With tax extension deadlines fast approaching, both individuals and businesses who have applied for a six month-extension should be aware of the importance of meeting the tax extension due dates set by the IRS. A point fact is that failure to do so could initiate the assessment of a failure-to-file penalty on top of any penalty and interest charges that may already be in place. Since the original filing deadline for Corporations, S-Corporations, Sole-Proprietorships, Partnerships and LLCs is usually March 15th, those entities who file for a six-month extension must normally meet an extension deadline of September 15th. However, since Septembers 15, 2018 falls on a Saturday, this year’s business extension deadline has been moved to Monday, September 17th. The six-month tax extension deadline for extended individual returns remains at its normal date of October 15th.
In addition to meeting the deadlines, it is important to realize that the IRS expects taxpayers to pay any income taxes owed either on or before the original designated filing deadlines of March 15th (business tax returns) or April 15th (individual tax returns) unless that deadline falls on a weekend as the individual deadline did in 2018. If this was not done and there is a tax balance due, interest and failure-to-pay penalties will very likely be assessed at the time the extended return is filed. While a business or individual usually requests tax extension because they are missing some necessary tax information, it should be possible to come up a rough estimate of any tax amount owed. For businesses, a fairly accurate estimate of this amount can normally be obtained by multiplying the taxable income of the business by the current business tax rate and then subtracting the amounts of any estimated tax payments made during the tax year in question. Although this method does not take into account available tax credits, tax deductions or business expenses, it should provide a good enough rough estimate to avoid major penalty and interest charges. Individual taxpayers can get a similar estimate of taxes owed by multiplying taxable income by the current tax rate and subtracting any taxes paid.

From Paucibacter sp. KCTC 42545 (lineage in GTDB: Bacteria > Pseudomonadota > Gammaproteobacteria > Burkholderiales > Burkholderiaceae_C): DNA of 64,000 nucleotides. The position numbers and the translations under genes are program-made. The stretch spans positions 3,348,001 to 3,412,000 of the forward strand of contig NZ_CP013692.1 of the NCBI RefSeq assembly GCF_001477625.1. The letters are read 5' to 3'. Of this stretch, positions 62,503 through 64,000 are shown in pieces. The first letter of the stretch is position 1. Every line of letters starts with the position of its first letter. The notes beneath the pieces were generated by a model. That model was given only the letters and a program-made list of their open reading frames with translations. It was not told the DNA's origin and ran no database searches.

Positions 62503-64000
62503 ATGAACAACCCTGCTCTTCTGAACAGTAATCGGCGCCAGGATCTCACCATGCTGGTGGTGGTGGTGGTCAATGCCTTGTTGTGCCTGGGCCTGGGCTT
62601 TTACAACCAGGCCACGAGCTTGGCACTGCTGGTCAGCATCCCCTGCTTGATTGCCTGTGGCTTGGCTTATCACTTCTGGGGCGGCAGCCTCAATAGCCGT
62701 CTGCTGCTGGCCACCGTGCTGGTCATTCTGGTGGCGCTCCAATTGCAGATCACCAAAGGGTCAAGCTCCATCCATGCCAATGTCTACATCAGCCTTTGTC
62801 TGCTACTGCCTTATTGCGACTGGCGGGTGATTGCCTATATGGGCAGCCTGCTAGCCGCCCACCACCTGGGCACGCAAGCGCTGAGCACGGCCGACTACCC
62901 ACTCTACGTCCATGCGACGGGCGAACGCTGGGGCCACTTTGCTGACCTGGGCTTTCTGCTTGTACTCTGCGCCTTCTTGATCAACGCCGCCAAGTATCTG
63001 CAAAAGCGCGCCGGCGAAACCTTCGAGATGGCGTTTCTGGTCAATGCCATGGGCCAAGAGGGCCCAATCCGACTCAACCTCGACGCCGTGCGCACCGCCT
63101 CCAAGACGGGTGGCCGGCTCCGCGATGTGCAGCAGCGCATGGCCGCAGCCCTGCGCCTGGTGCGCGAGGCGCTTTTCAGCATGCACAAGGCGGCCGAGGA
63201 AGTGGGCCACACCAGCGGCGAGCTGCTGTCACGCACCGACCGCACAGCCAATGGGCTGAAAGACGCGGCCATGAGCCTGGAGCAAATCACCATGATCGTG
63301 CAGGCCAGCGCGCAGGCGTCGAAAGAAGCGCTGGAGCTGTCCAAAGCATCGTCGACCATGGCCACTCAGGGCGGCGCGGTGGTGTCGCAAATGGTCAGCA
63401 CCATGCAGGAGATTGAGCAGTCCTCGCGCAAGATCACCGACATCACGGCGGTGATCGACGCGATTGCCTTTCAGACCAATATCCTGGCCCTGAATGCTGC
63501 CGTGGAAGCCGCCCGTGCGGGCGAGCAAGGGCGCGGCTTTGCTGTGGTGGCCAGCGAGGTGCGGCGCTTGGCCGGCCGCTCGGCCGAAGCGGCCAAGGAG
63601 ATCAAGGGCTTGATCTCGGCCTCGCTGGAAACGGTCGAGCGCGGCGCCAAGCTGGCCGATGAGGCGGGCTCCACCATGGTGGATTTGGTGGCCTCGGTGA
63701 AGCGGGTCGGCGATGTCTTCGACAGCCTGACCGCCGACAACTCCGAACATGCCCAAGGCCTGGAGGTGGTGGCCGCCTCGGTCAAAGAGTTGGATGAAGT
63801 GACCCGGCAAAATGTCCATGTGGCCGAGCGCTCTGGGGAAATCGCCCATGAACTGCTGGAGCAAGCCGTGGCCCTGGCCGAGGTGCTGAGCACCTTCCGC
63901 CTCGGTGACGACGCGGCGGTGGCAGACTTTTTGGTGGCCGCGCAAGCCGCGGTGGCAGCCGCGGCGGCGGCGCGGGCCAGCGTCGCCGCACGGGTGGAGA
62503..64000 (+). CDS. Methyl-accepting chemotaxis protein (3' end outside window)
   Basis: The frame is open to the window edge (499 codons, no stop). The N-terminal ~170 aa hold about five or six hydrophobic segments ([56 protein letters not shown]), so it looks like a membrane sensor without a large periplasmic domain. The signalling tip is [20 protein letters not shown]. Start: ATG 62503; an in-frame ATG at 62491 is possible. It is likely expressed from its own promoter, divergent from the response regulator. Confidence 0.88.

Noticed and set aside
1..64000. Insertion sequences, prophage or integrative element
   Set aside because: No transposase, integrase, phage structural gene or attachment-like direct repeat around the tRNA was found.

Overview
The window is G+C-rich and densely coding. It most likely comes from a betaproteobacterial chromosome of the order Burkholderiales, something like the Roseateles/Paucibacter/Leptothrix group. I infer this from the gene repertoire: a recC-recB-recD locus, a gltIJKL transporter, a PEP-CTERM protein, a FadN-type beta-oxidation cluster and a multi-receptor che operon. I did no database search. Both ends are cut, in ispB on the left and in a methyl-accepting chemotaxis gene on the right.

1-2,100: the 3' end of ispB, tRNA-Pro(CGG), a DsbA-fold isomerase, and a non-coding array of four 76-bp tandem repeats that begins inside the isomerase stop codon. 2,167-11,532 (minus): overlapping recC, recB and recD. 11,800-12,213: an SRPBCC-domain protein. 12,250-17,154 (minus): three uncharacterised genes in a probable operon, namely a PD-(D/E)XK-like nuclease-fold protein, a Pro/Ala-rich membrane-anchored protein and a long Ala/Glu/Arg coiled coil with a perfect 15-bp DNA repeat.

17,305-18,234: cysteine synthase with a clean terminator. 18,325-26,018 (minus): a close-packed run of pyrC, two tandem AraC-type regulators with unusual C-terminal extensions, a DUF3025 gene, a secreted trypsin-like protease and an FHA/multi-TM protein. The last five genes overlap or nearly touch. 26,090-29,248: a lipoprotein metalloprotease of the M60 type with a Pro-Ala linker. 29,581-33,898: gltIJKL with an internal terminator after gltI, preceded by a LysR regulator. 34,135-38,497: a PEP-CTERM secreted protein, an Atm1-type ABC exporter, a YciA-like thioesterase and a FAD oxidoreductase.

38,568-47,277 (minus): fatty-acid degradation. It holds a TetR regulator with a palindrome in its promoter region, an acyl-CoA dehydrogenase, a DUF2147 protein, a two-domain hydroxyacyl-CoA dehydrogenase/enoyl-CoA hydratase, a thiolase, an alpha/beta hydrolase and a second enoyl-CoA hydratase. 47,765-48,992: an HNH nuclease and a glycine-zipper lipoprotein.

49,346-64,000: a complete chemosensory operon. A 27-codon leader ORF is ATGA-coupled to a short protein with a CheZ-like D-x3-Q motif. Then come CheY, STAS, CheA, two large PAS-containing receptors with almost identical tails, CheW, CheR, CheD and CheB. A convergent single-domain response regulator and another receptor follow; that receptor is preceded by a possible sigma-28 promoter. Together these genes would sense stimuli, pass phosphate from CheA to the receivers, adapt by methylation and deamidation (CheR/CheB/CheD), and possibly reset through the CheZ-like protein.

While interest and failure-to-pay penalties will be assessed on any past due tax, failure-to-file penalties can be avoided by applying for a tax extension and then filing a completed tax return on or before the extension deadline. Interest on a back tax balance is compounded daily at a rate equal to the federal short-term interest rate plus 3% while failure-to-pay penalties are assessed at a rate of 0.5% of any tax amount owed for each month or partial month that the outstanding balance remains unpaid. However, taxpayers who file for a six-month tax extension and pay at least 90% of the tax amount due at the time the extension is filed are exempt from failure-to-pay penalties. On the other hand, those who file for an extension and fail to meet the extension deadline are normally assessed a failure-to-file penalty on top of the charges already mentioned. The accrual and compounding of these charges can significantly increase any tax burden, thus highlighting the importance of remaining tax compliant.
If you are facing a tax extension deadline, the tax professionals at Los Angeles Bookkeeping stand ready to help you meet your impending tax obligations. Conveniently located in Beverly Hills, California, Los Angeles Bookkeeping employs Certified Public Accountants and licensed Enrolled Agents who have the knowledge and experience necessary to help every client attain the maximum tax advantage possible. Don’t delay! Contact the tax professionals at Los Angeles Bookkeeping today to get your tax return preparations underway. Schedule a free, no obligation consultation by emailing us at email@example.com or calling us at (310) 765-1596.